The fundamental issue was whether, by unilaterally talking the child to the Philippines, the father had engaged in “unjustifiable conduct” that created jurisdiction in the Philippines. The New York court determined that the father’s alleged “unjustifiable conduct” was refuted by the following determining factors:
(a)          No custody order was in place at the time that the father had taken the child to the Philippines;

(b)          The mother had learned of the child’s location in the Philippines several days after the child was taken there; and

(c)          Her family had visited the child in the Philippines on several occasions.

For these reasons, the Court concluded that, “Since the mother knew of the child’s whereabouts, and there was no custody order in place preventing the father from taking the child to the Philippines, the father’s conduct was not unjustifiable.”
This was followed in Valji v. Valji, 130 A.D.3d 404, 12 N.Y.S.3d 95 (2d Dept. 2015). There, the family lived in Tanzania but the wife and child then went to Dubai and subsequently moved to New York, while the husband remained in Tanzania. The New York appellate court ruled that, “Plaintiff wife's relocation to New York with the child in March 2014 without obtaining defendant's consent did not constitute “unjustifiable” conduct since there was no custody order preventing her from doing so. We note that defendant, who communicated with the child daily via Skype and was aware of her precise location, did not take any legal action to secure the child's return prior to the commencement of this action. Accordingly, his challenge to plaintiff's assertion of jurisdiction based on the child's home state is unpersuasive.” The author, with team member Anne Glatz, represented the wife.
A California case, In re Marriage of Nurie, 176 Cal.App.4th 478, 98 Cal.Rptr.3d 200 (Cal.App. 1st Dist., 2009), also sheds light on the issue. In that case a mother allegedly abducted her child from her home in California to Pakistan. The father initiated a custody case in California within six months thereafter. The mother brought a custody case in Pakistan and the father participated in those proceedings. Some years later he allegedly re-abducted the child to California, apparently with the assistance of armed gunmen who perhaps acted with Pakistani government approval. The litigation in California was then resumed.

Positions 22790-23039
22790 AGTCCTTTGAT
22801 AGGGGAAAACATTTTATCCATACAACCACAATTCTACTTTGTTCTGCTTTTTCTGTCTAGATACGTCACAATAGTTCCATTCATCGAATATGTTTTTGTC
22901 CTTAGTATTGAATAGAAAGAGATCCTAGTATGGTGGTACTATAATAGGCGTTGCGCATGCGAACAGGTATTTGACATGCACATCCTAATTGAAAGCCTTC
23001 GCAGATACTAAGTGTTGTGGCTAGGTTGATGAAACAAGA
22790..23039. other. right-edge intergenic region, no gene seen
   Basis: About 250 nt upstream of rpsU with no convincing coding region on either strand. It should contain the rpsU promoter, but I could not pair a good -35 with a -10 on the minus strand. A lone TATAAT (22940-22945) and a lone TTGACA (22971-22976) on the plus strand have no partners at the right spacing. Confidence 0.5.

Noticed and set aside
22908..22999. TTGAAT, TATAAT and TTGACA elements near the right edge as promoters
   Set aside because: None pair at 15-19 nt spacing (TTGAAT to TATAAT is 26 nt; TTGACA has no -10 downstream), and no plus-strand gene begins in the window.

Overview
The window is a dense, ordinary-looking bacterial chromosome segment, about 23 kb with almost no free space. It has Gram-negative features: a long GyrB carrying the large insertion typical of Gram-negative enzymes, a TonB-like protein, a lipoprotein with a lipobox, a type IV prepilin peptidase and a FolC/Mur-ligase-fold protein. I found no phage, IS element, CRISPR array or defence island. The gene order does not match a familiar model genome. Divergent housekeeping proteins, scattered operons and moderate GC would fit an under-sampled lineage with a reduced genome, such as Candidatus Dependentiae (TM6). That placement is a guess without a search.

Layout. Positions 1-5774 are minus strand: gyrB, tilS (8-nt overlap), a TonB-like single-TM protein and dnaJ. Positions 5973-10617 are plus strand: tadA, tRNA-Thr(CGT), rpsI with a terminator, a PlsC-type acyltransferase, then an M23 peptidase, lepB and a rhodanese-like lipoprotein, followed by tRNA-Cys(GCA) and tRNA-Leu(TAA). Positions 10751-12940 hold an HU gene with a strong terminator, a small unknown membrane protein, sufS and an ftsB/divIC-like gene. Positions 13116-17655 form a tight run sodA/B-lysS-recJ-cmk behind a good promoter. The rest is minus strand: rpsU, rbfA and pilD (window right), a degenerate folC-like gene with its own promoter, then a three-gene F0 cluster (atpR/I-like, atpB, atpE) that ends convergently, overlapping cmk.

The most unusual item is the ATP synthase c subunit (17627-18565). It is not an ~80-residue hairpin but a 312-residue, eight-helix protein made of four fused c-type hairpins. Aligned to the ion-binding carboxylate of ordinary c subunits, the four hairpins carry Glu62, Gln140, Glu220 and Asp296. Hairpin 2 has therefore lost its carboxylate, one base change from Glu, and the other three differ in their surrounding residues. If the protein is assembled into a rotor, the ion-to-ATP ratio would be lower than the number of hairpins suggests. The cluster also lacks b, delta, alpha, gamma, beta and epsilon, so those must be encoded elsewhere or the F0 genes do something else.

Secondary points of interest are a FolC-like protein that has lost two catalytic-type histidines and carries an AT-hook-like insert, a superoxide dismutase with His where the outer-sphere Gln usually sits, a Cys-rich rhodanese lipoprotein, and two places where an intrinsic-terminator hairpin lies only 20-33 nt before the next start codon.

The mother claimed that the father’s misconduct in kidnapping the child from Pakistan back to California constituted “unjustifiable conduct” that barred the California court from asserting jurisdiction over the child. The California appeal court disagreed. It held that the UCCJEA does not require it to relinquish jurisdiction properly acquired, but only to decline to accept jurisdiction that was invoked as a result of wrongful conduct. California’s jurisdiction had originated with the residency of the child in California prior to the child’s removal to Pakistan. Even if the father had later engaged in wrongful, even criminal, behavior in getting the child back from Pakistan, California had continuing exclusive jurisdiction which could not be terminated by virtue of the father’s subsequent purported misconduct. The Court expressly stated that: “’Unjustifiable conduct’ requires a court to decline jurisdiction only when the court's jurisdiction is invoked as a result of unclean hands, not when one of the party's hands get dirty after jurisdiction has been properly asserted. This interpretation is not only consistent with the plain language of the statute, but with the intent of the drafters.”

Tuesday, March 08, 2016

ABA: International Law 2016 Spring Meeting

I will be speaking at the ABA Section of International Law Spring meeting in New York on April 14, 2016 at the session entitled, “Till Death Do Us Part…or not? International Issues in Marriage, Divorce, and Custody.”

Follow this link to see more info and register:

Friday, March 04, 2016

No Family Law in Saudi Arabia

By Jeremy Morley* 
One might think that the dangers of marrying Saudi nationals and living in Saudi Arabia would by now have been sufficiently well publicized as to cause Western nationals, especially Western women, to steer clear of living in Saudi Arabia with a Saudi spouse.
Unfortunately many still fail to heed the warnings and they contact international family law counsel only after the fact.
Foreigners who intend to marry Saudi nationals or to live in Saudi Arabia should be warned that their “family law” rights are likely to be extremely limited, especially if they have children and especially if their spouse is a Muslim man.
We have represented numerous clients of various nationalities and faiths who have been in Saudi Arabia.
While we have worked with Saudi counsel it is necessary to report that the level of discrimination against foreigners and non-Muslims in Saudi Arabia at all levels of society, including the highest, is extreme and that it creates great danger for foreigners and most especially for foreigners with children.
Merely by way of example, women in a Saudi household cannot leave the country without the permission of the Saudi male head of their household. This applies to foreign nationals just as much as to Saudi citizens.
A foreign parent cannot take her or his children out of Saudi Arabia if the other parent is a Saudi national even if the foreigner has been granted custody rights.
Foreigners holding Saudi work and/or residency permits require an exit visa to depart Saudi Arabia.
Saudi authorities have confiscated the U.S. passports of U.S. citizens and U.S.-Saudi dual nationals when they have applied for Saudi citizenship or a Saudi passport.
The public display of non-Islamic religious articles such as crosses and Bibles is not permitted.
Women who do not wear a full-length black covering and cover their heads are at greater risk of being confronted by the religious police.